Buildings of the Future

by Andrew Wickenden ’09

From a field of nearly 20,000 applications, Matthew Mead ’13 and his business partner, Tommy Gibbons, were selected for Forbes’ 2020 “30 Under 30” list for “creating the products, methods and materials of tomorrow.”

As he studied architecture and environmental studies at HWS, Matthew Mead ’13 had a growing sense that the relationship between the human-made environment and the natural world was unsustainable.

“The built environment is responsible for nearly 40% of our domestic energy consumption and carbon footprint,” says Mead. “If we don’t change the way we design and operate our built environment, we don’t really have a chance of mitigating the environmental impacts of the built world.”

With Hempitecture, Mead is now at the forefront of a green building revolution. Offering materials like hempcrete and HempWool, the company is reimagining design and construction with sustainable alternatives to common products and practices.

The idea began with Mead’s senior thesis, which analyzed natural building techniques and strategies and revealed that hemp-based products are not only qualitatively comparable but “non-toxic, environmentally friendly and fireproof,” he says.

Seeing the potential for hempcrete in the U.S., Mead developed a business plan and entered the Colleges’ 2013 Pitch Contest for student entrepreneurs. Under the guidance of Pitch mentor Ira Goldschmidt ’77, Mead and Tyler Mauri ’13 took Hempitecture to the finals of that year’s competition.

In the months that followed, however, social stigma and legal strictures around hemp — part of the cannabis genus, which includes marijuana — proved challenging, from sourcing materials to securing financing and banking access to selling the viability of hemp-based building materials. Despite top-three finishes at other entrepreneurial competitions, Mead recalls skepticism of his vision.

Hemp House

Hempitecture was brought on board in 2017 at
the Highland Hemp House project, the undertaking
of a homeowner determined to take advantage of
the sustainable and climate-friendly properties of
hempcrete in the renovation of her 1969 house
in Bellingham, Wash.

Although hemp does not contain appreciable levels of THC, the psychoactive compound in marijuana, Mead remembers hearing jokes “about the whole neighborhood wanting the hemp house to burn down so they could catch a buzz. Of course our building material is fireproof, and they clearly missed that part of my presentation.”

After graduation, Mead worked in St. John in the Caribbean at an eco-resort, where he had interned as a student and “for the first time …connected with a passion of creating and making in the real world.” He developed carpentry skills and refined his approach to green design and construction, building sustainable, off-grid, solar-powered eco-cottages — until a social media post about his Pitch presentation reached an Idaho project manager who invited Mead to put Hempitecture’s principles into practice.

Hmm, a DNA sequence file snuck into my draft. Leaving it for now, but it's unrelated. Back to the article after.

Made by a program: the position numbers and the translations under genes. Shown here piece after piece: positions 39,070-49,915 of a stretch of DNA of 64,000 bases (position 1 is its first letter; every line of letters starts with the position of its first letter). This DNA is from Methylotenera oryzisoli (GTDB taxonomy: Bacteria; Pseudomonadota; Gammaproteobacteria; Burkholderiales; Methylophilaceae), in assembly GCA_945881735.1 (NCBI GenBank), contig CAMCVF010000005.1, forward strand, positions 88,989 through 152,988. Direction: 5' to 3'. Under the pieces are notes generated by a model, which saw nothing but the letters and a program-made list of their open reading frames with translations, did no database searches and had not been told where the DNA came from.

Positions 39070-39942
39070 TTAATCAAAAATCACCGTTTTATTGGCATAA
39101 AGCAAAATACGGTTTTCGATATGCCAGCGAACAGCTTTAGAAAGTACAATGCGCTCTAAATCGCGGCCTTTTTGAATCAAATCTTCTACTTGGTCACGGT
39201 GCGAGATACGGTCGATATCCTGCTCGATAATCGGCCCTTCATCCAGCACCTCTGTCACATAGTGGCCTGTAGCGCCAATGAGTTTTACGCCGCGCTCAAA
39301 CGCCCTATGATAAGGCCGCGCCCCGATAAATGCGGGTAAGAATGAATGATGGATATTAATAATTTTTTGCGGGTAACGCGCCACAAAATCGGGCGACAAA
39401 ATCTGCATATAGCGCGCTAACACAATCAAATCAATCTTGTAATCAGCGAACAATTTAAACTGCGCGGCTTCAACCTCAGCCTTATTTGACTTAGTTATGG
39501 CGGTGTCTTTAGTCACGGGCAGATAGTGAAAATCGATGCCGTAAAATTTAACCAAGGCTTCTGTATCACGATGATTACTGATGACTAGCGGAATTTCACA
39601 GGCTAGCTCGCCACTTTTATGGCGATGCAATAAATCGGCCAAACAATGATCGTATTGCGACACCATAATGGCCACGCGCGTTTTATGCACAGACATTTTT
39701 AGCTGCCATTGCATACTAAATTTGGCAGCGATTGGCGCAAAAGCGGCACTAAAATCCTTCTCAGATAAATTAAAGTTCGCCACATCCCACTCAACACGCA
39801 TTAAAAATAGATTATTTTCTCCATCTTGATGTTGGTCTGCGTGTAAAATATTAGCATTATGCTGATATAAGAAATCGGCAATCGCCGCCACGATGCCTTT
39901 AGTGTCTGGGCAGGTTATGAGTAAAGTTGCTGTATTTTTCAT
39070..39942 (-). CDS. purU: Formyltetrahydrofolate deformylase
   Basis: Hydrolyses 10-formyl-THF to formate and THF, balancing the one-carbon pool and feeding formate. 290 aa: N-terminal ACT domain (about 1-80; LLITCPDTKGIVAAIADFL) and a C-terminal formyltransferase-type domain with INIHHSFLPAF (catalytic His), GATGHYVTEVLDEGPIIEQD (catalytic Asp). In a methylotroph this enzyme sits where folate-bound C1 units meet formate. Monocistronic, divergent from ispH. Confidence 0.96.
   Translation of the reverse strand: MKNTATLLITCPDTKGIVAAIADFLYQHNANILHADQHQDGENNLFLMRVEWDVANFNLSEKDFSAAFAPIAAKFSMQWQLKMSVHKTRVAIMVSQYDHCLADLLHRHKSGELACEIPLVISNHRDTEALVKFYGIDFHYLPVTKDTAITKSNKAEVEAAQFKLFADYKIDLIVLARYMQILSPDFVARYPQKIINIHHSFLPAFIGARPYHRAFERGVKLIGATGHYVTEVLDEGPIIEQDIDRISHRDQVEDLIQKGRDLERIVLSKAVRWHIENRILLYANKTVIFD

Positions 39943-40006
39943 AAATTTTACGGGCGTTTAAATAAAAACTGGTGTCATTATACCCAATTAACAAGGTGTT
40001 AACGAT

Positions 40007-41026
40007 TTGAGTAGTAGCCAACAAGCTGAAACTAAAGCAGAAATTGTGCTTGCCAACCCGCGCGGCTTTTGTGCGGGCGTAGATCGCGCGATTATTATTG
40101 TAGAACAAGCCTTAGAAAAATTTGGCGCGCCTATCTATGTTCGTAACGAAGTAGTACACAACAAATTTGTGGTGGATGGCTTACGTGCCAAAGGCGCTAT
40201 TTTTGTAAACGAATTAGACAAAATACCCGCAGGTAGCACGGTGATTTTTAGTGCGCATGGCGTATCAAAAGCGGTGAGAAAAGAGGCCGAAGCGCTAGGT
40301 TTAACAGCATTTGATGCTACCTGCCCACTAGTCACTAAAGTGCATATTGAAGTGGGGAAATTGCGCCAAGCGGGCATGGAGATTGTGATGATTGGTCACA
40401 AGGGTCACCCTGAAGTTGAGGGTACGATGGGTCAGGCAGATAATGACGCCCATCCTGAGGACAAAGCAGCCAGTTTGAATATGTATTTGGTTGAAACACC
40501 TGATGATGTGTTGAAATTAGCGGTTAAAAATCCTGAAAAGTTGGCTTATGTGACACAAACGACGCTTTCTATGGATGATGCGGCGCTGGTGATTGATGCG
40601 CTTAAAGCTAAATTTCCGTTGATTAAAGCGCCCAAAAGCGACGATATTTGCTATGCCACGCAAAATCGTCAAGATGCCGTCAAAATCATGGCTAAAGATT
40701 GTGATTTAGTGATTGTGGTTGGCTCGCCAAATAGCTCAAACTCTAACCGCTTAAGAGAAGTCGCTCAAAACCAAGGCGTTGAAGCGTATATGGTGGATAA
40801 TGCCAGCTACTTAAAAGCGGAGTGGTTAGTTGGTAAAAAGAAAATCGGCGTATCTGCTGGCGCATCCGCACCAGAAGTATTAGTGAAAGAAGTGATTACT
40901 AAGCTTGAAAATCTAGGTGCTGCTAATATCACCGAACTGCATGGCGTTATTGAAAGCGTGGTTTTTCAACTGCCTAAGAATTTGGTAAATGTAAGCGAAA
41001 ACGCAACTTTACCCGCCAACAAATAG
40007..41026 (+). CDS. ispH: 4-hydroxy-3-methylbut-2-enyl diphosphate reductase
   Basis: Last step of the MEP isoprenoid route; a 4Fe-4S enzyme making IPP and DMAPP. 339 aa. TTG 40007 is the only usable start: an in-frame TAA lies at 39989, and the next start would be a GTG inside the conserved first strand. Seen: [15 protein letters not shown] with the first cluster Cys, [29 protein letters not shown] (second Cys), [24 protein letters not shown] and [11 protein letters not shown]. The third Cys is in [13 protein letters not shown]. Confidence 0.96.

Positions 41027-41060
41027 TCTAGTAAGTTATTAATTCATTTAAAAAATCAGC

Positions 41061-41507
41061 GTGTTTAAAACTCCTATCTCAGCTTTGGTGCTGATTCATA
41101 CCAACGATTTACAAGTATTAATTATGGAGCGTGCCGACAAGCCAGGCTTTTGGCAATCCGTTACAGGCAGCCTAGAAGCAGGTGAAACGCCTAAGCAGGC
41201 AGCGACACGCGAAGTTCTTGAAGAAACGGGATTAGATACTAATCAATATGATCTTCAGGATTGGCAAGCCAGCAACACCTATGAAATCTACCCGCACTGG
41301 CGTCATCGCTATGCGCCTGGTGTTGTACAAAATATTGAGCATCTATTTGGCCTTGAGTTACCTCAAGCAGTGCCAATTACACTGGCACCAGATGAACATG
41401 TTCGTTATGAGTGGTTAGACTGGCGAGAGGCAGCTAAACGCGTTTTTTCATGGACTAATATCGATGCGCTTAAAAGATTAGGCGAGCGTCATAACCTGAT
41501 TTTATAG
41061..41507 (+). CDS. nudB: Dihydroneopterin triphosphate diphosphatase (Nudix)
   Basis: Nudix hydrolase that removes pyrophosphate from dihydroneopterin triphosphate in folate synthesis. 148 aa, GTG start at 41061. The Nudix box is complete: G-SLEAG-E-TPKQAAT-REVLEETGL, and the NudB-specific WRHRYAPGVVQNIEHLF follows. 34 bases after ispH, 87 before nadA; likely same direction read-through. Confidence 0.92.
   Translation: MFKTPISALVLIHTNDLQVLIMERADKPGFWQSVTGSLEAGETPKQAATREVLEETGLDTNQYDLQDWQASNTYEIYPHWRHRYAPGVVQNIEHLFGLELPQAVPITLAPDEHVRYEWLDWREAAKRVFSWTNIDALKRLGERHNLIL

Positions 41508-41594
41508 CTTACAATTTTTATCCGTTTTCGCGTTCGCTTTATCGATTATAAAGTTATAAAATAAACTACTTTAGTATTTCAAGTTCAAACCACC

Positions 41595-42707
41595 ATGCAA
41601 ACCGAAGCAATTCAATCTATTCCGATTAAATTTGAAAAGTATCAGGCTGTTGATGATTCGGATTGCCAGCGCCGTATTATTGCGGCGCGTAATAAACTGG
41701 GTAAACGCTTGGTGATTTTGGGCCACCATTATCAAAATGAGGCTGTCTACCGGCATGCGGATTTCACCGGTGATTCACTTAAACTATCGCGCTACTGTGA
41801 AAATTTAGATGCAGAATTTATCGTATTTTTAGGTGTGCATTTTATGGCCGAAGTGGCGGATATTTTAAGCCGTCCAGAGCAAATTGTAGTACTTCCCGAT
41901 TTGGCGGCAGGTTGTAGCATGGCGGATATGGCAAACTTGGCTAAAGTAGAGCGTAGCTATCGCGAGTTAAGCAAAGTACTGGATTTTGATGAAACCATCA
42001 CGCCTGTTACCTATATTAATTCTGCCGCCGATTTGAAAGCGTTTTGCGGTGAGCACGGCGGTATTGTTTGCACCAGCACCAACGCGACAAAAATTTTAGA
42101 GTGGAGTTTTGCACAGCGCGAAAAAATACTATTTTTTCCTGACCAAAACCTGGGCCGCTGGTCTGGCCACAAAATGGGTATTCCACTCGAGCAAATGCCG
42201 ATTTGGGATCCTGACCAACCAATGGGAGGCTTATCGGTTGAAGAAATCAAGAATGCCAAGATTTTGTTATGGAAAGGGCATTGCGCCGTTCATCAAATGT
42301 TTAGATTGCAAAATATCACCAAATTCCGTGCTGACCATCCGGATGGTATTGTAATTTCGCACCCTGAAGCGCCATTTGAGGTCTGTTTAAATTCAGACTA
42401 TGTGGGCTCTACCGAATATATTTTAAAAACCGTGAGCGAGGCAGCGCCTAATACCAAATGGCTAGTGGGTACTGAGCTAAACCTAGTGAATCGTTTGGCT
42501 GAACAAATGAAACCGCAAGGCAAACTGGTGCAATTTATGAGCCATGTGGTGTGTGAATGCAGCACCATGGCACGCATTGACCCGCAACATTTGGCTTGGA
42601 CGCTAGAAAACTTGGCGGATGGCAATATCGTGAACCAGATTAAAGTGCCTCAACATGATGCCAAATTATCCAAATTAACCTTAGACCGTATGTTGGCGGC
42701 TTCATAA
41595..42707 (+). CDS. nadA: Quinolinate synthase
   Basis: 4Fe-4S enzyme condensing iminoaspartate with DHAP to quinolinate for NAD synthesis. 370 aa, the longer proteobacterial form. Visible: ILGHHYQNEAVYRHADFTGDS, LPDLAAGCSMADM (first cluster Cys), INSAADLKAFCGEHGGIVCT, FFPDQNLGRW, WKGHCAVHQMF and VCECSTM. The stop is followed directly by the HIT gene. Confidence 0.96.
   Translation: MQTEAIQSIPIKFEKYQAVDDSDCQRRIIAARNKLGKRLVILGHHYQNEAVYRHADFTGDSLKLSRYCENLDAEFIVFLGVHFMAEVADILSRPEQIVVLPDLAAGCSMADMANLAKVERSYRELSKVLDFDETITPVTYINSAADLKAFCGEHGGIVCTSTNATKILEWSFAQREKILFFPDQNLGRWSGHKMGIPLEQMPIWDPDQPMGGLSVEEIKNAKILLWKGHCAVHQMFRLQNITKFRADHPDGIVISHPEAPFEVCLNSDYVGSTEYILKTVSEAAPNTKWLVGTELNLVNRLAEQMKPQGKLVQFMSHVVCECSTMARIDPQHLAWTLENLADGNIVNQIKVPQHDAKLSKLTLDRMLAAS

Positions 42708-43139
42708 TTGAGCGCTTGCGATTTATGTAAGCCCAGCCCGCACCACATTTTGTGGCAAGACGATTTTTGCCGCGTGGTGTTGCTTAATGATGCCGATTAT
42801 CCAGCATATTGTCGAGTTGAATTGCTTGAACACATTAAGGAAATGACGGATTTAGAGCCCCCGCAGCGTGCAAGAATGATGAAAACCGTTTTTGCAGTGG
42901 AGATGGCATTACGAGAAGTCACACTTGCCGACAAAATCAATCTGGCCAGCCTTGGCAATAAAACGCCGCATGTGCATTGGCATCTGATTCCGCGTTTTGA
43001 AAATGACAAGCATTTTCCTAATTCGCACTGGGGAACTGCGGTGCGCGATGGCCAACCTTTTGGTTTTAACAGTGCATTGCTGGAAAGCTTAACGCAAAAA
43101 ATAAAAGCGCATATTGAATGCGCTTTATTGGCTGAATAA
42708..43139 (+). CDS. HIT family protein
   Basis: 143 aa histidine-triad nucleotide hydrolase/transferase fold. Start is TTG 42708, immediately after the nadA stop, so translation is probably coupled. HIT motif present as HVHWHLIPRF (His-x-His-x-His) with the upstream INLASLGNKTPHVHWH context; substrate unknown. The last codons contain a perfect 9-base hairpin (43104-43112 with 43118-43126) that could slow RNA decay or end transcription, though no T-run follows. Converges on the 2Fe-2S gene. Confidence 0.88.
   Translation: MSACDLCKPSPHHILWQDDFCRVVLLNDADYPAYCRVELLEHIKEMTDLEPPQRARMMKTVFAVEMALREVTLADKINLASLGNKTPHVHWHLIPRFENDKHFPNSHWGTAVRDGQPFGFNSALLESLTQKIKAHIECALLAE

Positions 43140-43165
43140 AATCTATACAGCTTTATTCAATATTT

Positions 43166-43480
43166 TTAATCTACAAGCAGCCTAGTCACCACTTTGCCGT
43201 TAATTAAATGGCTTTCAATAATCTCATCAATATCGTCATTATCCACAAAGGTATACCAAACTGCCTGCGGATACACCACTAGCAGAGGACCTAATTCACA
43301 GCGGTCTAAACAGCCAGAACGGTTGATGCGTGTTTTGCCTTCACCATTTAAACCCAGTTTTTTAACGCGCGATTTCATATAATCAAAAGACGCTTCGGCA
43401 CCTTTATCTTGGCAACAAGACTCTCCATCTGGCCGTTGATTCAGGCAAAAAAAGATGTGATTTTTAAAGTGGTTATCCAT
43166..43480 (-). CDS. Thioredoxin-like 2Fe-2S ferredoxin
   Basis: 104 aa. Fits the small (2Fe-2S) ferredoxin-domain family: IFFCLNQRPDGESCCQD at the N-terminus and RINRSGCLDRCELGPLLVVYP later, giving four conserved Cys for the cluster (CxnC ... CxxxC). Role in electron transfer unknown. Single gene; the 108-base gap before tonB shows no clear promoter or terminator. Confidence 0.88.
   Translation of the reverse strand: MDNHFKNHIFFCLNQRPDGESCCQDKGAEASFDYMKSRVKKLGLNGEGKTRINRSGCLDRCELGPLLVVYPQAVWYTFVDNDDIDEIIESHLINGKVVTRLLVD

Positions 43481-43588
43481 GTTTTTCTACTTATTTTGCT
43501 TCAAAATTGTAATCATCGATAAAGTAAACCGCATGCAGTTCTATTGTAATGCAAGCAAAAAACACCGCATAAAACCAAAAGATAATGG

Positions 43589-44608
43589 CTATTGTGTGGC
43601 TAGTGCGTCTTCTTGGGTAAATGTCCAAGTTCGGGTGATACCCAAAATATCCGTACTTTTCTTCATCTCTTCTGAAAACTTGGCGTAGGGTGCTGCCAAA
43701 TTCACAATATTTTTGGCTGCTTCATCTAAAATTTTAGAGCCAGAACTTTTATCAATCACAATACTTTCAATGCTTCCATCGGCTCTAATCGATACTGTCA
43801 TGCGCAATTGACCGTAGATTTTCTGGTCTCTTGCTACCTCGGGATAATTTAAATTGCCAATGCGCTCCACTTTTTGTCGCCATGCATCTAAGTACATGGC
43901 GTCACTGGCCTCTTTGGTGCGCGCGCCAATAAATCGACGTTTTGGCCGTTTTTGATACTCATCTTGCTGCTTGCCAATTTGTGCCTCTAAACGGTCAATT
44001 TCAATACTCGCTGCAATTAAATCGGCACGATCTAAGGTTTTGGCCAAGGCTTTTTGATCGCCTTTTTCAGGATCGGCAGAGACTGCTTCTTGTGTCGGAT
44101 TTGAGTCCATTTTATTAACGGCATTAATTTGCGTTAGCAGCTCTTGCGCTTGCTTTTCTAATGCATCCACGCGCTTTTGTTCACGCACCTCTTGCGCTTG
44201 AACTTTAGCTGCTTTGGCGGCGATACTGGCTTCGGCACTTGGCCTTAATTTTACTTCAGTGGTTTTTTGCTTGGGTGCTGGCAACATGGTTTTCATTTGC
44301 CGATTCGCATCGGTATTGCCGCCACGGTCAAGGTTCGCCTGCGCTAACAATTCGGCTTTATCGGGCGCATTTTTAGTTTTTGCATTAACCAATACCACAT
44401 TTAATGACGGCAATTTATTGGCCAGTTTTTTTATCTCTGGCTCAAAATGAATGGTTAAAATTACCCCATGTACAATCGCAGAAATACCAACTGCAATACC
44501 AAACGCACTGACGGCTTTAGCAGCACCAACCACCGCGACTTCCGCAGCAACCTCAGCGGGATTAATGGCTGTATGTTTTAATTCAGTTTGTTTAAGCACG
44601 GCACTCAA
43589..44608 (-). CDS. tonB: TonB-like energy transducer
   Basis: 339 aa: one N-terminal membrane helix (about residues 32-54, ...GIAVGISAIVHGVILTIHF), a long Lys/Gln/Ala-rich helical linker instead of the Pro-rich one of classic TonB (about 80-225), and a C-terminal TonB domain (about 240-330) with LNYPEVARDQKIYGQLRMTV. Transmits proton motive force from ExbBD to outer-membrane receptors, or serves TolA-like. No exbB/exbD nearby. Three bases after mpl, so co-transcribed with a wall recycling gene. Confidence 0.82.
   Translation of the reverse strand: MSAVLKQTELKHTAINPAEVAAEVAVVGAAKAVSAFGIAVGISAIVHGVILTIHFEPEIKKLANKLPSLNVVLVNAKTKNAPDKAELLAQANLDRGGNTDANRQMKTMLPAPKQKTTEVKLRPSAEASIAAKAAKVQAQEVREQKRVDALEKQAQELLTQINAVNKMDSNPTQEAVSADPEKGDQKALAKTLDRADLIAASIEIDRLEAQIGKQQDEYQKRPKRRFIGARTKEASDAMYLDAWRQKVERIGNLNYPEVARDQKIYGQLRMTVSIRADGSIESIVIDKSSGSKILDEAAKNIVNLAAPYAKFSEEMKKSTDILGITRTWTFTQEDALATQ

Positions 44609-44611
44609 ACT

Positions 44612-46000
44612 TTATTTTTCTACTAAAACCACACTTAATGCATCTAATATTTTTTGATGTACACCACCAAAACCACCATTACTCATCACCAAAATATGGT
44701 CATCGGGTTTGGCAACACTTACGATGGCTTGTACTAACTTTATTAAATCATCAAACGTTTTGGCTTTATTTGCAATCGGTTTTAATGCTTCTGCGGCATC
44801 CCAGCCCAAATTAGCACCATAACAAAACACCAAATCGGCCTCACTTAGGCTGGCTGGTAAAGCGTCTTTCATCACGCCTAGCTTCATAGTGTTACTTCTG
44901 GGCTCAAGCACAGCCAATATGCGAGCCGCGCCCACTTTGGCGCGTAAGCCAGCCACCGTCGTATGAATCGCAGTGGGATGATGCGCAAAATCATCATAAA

That year, Mead and Mauri moved to Idaho to begin a unique design-build project that ultimately became the country’s first public-use building made of hempcrete. Today, the building houses Idaho Basecamp, a nonprofit organization connecting adults and young people to nature and one another through adventure education experiences. Mead, who serves on the organization’s board of directors, says that project “may still be one of my proudest moments, as there was so much we had to work through to make it possible.”

In 2018, Mead was joined by his former high school classmate Tommy Gibbons to scale Hempitecture into a company capable of impacting every hempcrete project in the U.S.

“I liken the journey of Hempitecture to a valuable lesson I learned as an architecture student at HWS: process is everything,” Mead says. “Process gets you from an idea to an end result, and our process is continually evolving.”

Now based in Ketchum, Idaho, where Mead serves as a planning and zoning commissioner, Hempitecture offers installation, consulting and design services, as well as building and insulation materials, equipment and training for industry professionals. Collaborating with architects, engineers and developers, the company works to create habitats beneficial both to those who use them and to the environment itself.

Reflecting on Hempitecture’s journey, Mead says that HWS faculty and staff — including Associate Professor Kirin Makker, Professor Phillia Yi and Centennial Center Director Amy Forbes — went “above and beyond … because they believed in me and the Hempitecture concept. It has been very rewarding, albeit a little overwhelming, to receive an honor such as Forbes’ ‘30 Under 30,’ but there are so many people who actually made it possible, and this can be traced right back to my time at HWS.”


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